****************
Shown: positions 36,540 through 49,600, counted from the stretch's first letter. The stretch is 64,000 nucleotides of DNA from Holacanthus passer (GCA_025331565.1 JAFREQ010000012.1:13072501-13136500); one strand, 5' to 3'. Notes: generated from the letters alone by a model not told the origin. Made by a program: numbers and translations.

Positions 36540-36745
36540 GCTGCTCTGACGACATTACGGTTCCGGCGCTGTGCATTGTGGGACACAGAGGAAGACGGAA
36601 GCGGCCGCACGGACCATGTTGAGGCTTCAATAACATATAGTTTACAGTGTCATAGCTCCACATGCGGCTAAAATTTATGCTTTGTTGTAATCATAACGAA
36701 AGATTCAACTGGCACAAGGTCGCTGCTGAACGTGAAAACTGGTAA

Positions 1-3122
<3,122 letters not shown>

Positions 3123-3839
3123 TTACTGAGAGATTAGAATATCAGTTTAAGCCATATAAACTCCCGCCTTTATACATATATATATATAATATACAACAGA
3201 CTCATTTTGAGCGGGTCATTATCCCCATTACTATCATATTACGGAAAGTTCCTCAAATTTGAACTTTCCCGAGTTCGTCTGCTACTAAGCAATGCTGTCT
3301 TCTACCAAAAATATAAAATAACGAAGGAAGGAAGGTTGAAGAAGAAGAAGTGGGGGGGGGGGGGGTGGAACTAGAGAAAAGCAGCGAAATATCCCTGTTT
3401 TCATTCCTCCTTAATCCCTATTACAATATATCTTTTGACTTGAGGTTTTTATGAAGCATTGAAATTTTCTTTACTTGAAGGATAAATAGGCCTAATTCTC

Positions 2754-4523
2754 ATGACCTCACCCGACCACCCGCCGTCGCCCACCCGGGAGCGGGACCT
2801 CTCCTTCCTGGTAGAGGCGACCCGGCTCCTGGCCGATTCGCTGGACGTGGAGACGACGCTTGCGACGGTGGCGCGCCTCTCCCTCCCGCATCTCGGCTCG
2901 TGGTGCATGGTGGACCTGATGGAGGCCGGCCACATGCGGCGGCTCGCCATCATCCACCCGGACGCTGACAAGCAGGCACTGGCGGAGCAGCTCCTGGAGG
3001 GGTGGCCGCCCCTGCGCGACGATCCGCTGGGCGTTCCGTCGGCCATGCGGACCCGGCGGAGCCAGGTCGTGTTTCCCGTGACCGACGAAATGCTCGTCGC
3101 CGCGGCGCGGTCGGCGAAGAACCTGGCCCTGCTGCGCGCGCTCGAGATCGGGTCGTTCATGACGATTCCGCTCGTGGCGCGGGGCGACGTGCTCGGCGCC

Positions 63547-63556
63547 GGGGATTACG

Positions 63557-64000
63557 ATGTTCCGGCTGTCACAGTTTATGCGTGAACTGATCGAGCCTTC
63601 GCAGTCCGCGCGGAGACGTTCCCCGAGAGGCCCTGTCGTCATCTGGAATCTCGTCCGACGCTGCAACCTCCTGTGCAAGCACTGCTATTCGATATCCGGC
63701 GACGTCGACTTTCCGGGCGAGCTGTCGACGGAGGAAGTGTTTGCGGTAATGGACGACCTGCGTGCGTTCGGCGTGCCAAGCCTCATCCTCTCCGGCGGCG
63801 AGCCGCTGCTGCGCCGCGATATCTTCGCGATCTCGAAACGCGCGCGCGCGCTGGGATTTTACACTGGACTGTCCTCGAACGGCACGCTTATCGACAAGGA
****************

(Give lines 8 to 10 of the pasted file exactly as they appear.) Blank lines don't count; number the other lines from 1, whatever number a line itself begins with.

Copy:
Positions 3123-3839
3123 TTACTGAGAGATTAGAATATCAGTTTAAGCCATATAAACTCCCGCCTTTATACATATATATATATAATATACAACAGA
3201 CTCATTTTGAGCGGGTCATTATCCCCATTACTATCATATTACGGAAAGTTCCTCAAATTTGAACTTTCCCGAGTTCGTCTGCTACTAAGCAATGCTGTCT